The aspect of cumulative voting that makes it easiest of all methods to implement in the future is that no district lines need be drawn. I know this is an obvious statement, but it does give hope that we could change to it relatively easily at any time in the near future - and not have to wait another 53 years to make a change.

Nelson told the Indy "my very strong preference would have been for a cumulative voting system. I believe cumulative voting protects and enhances the interests of minorities (LGBT voters, African-Americans, rural voters, Republicans, etc) while continuing to encourage candidates to campaign county-wide and work for citizens in ALL parts of the county."

So we may get another shot at it in the future.

The endorsement in today's issue for the referendum ends with:

"Cumulative voting, already used in several states to elect school boards, legislators and town councils, is one way to address the perceived city-county disparity. Using this method, voters cast as many votes are there are seats; they can put multiple votes on one or more candidates, which allows even a small share of the population to elect a candidate. Alas, cumulative voting isn't on the ballot. Absent that solution, we endorse the districting plan and urge a YES vote."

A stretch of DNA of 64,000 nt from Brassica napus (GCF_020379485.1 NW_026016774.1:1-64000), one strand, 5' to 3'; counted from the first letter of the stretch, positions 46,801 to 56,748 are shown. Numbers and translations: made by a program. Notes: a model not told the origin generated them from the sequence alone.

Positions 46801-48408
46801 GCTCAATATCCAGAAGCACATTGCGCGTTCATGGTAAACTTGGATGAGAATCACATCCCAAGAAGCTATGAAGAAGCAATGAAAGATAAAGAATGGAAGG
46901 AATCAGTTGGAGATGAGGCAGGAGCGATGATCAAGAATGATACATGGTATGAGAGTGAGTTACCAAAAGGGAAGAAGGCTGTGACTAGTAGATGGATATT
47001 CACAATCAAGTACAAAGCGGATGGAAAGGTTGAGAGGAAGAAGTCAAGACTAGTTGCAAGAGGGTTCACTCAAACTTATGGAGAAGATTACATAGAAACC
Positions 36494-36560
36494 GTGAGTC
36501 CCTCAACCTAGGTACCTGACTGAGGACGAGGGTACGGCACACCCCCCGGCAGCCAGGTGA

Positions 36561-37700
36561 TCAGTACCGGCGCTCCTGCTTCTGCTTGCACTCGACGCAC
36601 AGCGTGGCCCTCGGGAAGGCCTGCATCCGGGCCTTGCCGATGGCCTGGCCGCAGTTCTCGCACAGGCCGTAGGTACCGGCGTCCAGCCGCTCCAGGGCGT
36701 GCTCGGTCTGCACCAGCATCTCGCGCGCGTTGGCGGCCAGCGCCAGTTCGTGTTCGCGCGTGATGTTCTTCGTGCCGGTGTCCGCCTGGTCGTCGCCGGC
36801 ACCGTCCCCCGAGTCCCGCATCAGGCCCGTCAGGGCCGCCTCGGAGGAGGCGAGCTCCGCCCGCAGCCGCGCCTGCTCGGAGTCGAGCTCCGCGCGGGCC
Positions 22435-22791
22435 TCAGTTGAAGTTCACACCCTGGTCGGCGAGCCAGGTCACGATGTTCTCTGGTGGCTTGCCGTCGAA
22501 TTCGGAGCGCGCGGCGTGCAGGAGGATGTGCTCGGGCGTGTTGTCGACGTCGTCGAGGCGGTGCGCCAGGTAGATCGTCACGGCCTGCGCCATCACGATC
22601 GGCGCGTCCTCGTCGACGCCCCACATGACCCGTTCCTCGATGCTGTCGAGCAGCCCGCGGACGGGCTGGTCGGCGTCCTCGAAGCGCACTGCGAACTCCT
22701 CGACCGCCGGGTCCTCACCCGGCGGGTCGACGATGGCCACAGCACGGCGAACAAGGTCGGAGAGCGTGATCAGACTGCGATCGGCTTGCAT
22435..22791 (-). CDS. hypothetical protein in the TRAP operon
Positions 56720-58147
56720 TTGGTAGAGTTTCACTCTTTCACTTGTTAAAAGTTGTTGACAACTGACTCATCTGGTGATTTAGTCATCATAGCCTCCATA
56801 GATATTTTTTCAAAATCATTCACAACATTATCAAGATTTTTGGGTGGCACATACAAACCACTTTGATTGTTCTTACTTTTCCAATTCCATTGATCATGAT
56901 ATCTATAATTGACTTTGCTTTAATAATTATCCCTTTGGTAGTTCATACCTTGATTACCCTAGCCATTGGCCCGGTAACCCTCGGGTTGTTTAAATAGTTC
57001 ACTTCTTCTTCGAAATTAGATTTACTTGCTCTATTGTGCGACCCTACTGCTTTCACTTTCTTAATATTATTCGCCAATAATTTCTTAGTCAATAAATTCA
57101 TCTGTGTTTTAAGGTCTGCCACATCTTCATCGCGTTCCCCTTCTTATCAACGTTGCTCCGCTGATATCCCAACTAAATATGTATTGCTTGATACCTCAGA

http://www.indyweek.com/gyrobase/Content?oid=oid%3A39237

The question 6 answers are fascinating and in line with the N&O poll posted elsewhere. Nelson, Gordon, and Daniels are all very critical of the proposal although Gordon supports "the commissioners' decision to have the citizens vote", Daniel finds it a "step in the right direction" (as Will points out, when will the next step be?) and Nelson likes expanding the board. Jacobs gives an argument for why he thinks the change is unnecessary other than for "an eye-of-the-beholder perception" but goes on to support the measure.

No wonder the majority of "likely" voters are apparently against this measure.

Thank you Fred. Alice, fairly weakly, Mike and Barry all have criticisms yet, in the end, don't stand firm to fight for a better outcome - they'll wait on the vote and support the "winning consensus". This, I think, is the difference between a leader and a politician. If this is a poor proposal, say so and fight for something better.

I wish the Indy had followed up with "what will you do, beyond this referendum, to strengthen democracy in the O.C.?" They could've asked Mike, "you like cumulative voting, will you bringing this before the BOCC?", etc.

Their responses are posted (Question 6).

http://www.indyweek.com/gyrobase/Content?oid=oid%3A39234

Interesting answers.

I asked last week if anyone on OP would volunteer getting the current crop of BOCC candidates stance on the referendum. So far, no takers. Did the Indy ask them?

Of course I wish the Indy hadn't endorsed the referendum. I've seen their logic before - not good enough, want some more capability (like cumulative) but vote for it anyway...

Problem? If the referendum passes the impetus to implement non-partisan elections using alternative voting methods will pretty much be non-existent.